On the other hand, my peers and I have the privilege of enjoying Chek Jawa on Pulau Ubin thanks to the voices and actions of some of my teachers, seniors, friends, and also a government that actively engaged and listened to them. For this I am very grateful. It is my hope that in my current capacity, I can do my best to be heard and hopefully allow my juniors and perhaps, future students enjoy nature in Singapore in the future as well.
Our local biodiversity has always been there, lurking in the background in the wake of Singapore’s rapid development, almost forgotten. In recent years, as Singaporeans are reaching a relatively more comfortable quality of life, they are rediscovering nature, and being continually amazed. But apart from just aesthetic appreciation, nature has a way of bringing people together. Just as the greenbelt brought residents together and revived a kampong spirit (we are still in contact and great friends with the neighbours we got to know), for many people I have gotten to know, local nature spaces keep us grounded, and give us a sense of place and identity in Singapore. I’ve been interested in wildlife since I was young, and in all honesty I have always considered moving overseas when was older as I’d always assumed Singapore had none of that. But thanks to passionate teachers and opportunities I am thankful for, I see that Singapore is home to a rich biodiversity that is unique and definitely makes it worth staying. Working in the natural spaces here has endeared this place to me, and even though I may also want to experience ecosystems in other parts of the world, I don’t think it will ever quite be the same, and I’ll always come back.
With regard to alignment of the cross island line, I hope that the chosen path will not cut through the core forests of our nature reserves. Objectively, there are advantages to cutting through – some cost savings and less consideration about possible reacquisition of homes. However, this forest is not a young, secondary patch like Pasir Ris, but sections of old, mature forest that may have existed from even before Raffles arrived on the island – truly a natural and national heritage. When I am guiding in the LKCNHM, we talk about the Changi tree, that had lived a long life and grown so tall, only to be felled during WWII over concerns about the enemy using it as a marker to target our forces with their artillery. In that instance, the choice was hard to make but non-negotiable, as lives and survival were at stake. In this case, cutting through our mature forest only serves to cut a fraction of the cost of building the CRL (that can be more easily earned back than the health of a good forest), and in the long run the alternate route may be able to serve residents living on the outskirts of the forest. For a mature forest, even the smallest of impacts can snowball into unthinkable repercussions, and the difference between “some impact” and “no impact” may be hugely significant. In my opinion, the possibility of any kind of impact, no matter how small, to our nature reserves should not even be considered – the risk is far too great. We now have the opportunity to make a more responsible decision and it is my hope that we make good on it.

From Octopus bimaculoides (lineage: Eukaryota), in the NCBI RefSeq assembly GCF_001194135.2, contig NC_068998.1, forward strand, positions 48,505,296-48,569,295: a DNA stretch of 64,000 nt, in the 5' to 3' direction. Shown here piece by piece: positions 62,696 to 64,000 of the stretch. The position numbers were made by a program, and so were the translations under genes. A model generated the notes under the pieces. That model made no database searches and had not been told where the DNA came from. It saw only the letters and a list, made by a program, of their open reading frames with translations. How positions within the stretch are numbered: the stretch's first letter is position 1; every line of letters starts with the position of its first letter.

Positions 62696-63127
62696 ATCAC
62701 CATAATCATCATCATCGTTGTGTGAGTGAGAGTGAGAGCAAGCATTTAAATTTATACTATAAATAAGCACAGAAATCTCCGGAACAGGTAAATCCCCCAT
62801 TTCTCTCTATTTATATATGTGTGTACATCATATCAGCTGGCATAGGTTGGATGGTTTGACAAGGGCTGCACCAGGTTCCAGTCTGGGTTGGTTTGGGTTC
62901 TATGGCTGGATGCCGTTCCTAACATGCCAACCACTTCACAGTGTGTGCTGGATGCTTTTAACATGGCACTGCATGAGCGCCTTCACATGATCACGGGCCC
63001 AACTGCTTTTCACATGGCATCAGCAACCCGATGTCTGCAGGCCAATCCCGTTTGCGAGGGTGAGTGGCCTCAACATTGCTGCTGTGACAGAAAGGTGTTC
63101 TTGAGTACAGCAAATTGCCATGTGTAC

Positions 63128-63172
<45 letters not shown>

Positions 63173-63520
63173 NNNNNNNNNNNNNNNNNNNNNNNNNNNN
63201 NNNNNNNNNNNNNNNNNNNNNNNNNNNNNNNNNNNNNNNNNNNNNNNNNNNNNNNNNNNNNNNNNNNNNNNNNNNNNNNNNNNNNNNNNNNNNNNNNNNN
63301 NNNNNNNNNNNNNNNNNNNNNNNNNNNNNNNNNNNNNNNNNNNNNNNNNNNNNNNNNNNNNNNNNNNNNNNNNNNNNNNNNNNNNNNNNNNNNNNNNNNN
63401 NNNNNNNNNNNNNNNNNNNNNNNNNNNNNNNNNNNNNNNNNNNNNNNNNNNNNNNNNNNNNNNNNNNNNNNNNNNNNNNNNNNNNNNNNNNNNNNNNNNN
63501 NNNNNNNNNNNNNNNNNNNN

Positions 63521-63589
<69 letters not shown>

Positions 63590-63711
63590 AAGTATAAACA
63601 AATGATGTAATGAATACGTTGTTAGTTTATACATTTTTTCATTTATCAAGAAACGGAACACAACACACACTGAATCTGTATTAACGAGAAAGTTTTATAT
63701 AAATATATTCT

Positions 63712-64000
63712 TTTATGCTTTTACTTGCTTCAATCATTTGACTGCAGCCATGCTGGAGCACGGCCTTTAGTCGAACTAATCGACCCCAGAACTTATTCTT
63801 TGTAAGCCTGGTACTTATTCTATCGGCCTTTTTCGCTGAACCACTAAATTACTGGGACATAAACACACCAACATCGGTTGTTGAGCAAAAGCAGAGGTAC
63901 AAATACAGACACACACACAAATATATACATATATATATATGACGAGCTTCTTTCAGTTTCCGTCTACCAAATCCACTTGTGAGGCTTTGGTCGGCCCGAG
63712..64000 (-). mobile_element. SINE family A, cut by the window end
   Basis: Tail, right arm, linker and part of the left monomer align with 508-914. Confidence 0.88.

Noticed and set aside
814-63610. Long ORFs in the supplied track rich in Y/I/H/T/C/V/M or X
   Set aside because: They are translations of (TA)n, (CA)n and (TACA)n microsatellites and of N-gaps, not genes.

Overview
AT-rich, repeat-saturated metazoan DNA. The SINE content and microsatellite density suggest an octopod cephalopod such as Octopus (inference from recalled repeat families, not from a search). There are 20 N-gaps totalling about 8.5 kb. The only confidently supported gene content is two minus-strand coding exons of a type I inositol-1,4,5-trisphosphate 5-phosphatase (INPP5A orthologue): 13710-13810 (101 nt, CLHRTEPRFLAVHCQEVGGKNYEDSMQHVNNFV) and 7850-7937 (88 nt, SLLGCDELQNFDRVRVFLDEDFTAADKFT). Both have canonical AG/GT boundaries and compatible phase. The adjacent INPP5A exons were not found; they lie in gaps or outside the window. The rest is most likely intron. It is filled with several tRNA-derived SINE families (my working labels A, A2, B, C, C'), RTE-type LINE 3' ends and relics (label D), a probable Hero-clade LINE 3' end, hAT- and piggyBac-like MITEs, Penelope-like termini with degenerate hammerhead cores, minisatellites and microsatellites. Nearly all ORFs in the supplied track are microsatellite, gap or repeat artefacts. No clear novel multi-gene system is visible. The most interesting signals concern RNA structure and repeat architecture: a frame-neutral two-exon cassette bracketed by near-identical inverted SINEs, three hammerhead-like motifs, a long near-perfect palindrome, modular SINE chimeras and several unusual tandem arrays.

In the talks I give, I find it necessary to also bring up the threats to our local wildlife, but it is also important to me that I also cover the solutions and the efforts to save it. To me, it’s important that the audience knows that not all hope is lost, and that they too can make a difference. I hope to be able to continue giving such talks, and I hope that like in the case of Chek Jawa, I’ll be able to include the voice of the citizens and an understanding government in the list of solutions.
This is just me talking about my hopes for the future in Singapore, but I do hope views like mine are heard and taken into consideration when making the final decision on the alignment. Thank you.
(Insert relevant pleasantries)”